Monday, December 5 2016

VietNamNews

Craft industry struggles to find export markets

Update: January, 25/2016 - 09:00
Two women make pottery in Ha Noi's Bat Trang Ceramic Village. Domestic handicrafts face the challenge of finding new export markets when the country integrates into the global economy. — VNS Photo Viet Thanh

HA NOI (VNS) — Viet Nam's handicrafts face many challenges in producing and finding export markets, while integrating into the world economy although it has the potential for economic development.

According to statistics from the Ministry of Agriculture and Rural Development's Agricultural Trade Promotion Centre, there are nearly 1,750 traditional craft villages across the country, providing employment to about 13 million people, in which 35 per cent are regular labourers and the remainder are seasonal employees.

These craft villages, many of which are centuries old, such as Van Phuc Silk village, Dong Ky Wood Carving village and Bat Trang Ceramic village, play important roles in forming and preserving local cultural values and boosting the villages' economies, said Dao Van Ho, the centre's director.

However, despite their large numbers, the country's craft villages are suffering from a lack of management and planning, a shortage of human resources, raw materials and capital, backwards technology and poorly-design products, all of which make it difficult to build brand recognition, in comparison with neighbouring countries in the region, Ho explained.

In addition, the link between villages remain limited.

Difficulties in meeting market demands and linking to customers are also concerns of those involved in handicrafts in many villages.

For years, craft villages have not paid attention to diversifying their designs to target the tastes of customers, while maintaining the typical characteristics of domestically-made handicrafts.

According to Ha Thi Vinh, director of Quang Vinh Ltd Co, among those who operate under the household-model, the heads of these small businesses often do not have the knowledge required to find outside markets, as they have not been trained in management techniques. In fact, this has prevented craft villages from operating professionally, as they need to depend upon many intermediaries, causing customers to become unsure about the villages' products.

Further, many products have not registered their trademarks and they also have not received quality certificates, making it difficult to become commercial products for export, she said.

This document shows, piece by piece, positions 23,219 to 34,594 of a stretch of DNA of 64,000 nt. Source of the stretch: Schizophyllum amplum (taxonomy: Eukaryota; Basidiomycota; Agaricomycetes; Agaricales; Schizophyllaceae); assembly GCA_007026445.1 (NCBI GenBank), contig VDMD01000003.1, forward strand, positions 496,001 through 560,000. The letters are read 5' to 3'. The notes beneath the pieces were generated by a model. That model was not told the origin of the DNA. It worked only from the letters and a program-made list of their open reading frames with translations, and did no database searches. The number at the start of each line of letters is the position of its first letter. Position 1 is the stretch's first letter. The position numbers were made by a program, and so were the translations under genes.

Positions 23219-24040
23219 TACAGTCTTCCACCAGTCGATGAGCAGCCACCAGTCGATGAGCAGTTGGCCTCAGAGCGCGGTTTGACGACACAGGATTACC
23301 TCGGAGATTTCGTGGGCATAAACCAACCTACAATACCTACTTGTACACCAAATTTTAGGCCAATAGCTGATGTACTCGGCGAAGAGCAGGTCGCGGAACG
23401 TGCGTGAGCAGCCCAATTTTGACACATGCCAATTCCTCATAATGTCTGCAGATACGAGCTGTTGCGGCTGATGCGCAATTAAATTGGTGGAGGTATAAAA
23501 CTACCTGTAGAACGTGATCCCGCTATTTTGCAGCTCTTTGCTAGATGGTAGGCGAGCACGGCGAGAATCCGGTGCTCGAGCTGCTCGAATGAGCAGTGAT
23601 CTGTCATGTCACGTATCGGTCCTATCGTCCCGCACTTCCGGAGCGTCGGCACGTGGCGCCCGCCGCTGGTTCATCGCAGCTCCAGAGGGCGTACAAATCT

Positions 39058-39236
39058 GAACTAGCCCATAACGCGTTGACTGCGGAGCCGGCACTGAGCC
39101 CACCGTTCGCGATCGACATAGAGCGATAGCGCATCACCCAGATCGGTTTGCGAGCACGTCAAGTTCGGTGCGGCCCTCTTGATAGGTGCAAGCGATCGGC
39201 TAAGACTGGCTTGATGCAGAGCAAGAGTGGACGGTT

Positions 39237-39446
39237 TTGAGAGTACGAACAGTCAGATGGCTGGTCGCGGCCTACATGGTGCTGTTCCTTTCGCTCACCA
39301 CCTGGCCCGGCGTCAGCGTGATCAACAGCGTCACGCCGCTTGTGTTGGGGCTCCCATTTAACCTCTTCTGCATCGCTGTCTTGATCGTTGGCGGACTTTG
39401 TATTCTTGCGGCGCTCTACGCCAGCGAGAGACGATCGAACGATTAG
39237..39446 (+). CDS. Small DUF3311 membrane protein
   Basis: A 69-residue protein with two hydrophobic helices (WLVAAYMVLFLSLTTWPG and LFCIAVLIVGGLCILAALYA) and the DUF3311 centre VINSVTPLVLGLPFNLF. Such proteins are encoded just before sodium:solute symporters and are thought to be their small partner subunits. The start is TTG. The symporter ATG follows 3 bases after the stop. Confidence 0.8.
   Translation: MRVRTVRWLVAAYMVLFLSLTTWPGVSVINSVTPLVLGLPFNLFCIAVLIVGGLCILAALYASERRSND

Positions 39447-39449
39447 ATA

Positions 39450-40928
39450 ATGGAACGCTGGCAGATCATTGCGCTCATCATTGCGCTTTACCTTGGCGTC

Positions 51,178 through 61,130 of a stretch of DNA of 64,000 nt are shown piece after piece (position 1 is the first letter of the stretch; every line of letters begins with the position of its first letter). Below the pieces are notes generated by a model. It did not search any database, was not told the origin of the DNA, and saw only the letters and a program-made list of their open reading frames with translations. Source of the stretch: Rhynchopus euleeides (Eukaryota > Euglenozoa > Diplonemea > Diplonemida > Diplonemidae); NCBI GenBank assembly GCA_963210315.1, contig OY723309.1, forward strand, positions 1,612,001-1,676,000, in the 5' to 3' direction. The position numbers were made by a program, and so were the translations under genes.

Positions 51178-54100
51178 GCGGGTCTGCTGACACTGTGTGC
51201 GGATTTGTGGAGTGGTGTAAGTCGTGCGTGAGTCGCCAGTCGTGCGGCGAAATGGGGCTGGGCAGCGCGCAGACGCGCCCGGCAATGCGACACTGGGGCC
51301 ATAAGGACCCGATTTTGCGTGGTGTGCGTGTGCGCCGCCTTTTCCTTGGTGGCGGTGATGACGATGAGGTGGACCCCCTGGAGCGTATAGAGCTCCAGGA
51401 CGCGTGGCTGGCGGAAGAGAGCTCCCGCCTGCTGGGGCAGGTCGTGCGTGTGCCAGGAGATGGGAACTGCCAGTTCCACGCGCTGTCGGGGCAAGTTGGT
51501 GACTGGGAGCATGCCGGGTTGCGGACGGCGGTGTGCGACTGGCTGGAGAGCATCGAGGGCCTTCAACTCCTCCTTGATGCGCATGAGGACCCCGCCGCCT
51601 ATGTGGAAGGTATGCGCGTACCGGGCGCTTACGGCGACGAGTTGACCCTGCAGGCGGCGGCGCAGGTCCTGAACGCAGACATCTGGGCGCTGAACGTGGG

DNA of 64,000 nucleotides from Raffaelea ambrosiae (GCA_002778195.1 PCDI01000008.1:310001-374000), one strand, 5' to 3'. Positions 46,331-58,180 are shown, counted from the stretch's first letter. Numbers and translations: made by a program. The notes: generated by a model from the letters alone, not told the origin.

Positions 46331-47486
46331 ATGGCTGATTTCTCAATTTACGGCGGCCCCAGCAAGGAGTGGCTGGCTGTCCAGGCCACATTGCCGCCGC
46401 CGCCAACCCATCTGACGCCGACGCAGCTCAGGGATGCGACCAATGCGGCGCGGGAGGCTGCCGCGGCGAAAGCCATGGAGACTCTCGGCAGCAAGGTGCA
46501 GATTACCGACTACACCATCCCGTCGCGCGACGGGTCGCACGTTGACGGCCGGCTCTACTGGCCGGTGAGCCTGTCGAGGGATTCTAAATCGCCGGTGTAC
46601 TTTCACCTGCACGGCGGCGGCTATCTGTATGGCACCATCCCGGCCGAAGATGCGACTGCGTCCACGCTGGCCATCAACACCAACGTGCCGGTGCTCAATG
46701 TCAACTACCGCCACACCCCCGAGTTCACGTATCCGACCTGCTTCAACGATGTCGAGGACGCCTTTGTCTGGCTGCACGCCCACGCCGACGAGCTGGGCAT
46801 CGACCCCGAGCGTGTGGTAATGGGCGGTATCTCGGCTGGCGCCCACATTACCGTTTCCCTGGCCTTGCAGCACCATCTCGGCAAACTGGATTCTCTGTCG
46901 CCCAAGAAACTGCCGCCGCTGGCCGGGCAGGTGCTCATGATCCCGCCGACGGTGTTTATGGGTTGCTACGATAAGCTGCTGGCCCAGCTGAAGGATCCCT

"The process of ASEAN integration are enormous challenges for Vietnamese enterprises, especially to businesses, cooperatives, and household producers in craft villages. We likely fail at home due to the limited ability of household-scale producers, as well as the weakness of the distribution system, including import-export, wholesale and retail in the villages," Vinh explained.

Luu Duy Dan, chairman of the Viet Nam Craft Villages' Association, said villages are facing a large number of problems, including financial shortages, production space, outdated technology, untrained labourers and environmental pollution. And the largest challenge now is to find buyers for their products.

"In this era of the rapid development of technology, products produced by advanced production machinery and technology are dominating and replacing handicrafts in Viet Nam, and also other countries," he said.

"To survive and further develop, handicrafts have to depend on their strengths. That means that craft products must maintain and preserve their local culture and national character."

The craft makers should pay attention to improve their quality, not only quantity, to display the creativity and talent of the artists, he said.

The craft villages firstly need to create featured products to meet the demands of the domestic market and beyond, to international markets. For this, the products of the villages need to build their own brands, said Dan.

He added that the association has carried out some renewal solutions, aimed at removing difficulties for the craft villages.

The first change is the method of production, including independent household producers working together to design, produce and consume their products, in order to improve quality, reduce costs and prices of products and limit the negative impact on the environment.

Simultaneously, renewing design and technology should be improved, but also promoting traditional characters to meet the demands of domestic and international customers, he said.

The Government should also have more policies to overall support the production and consumption of products from craft villages, such as capital support, raw material planning and environmental protection, he said.

The handicraft makers also need assistance in surveying foreign markets, researching designs, training, setting up distribution systems, organising trade fairs at home and abroad, and especially building centres to introduce handicraft products, he added. — VNS

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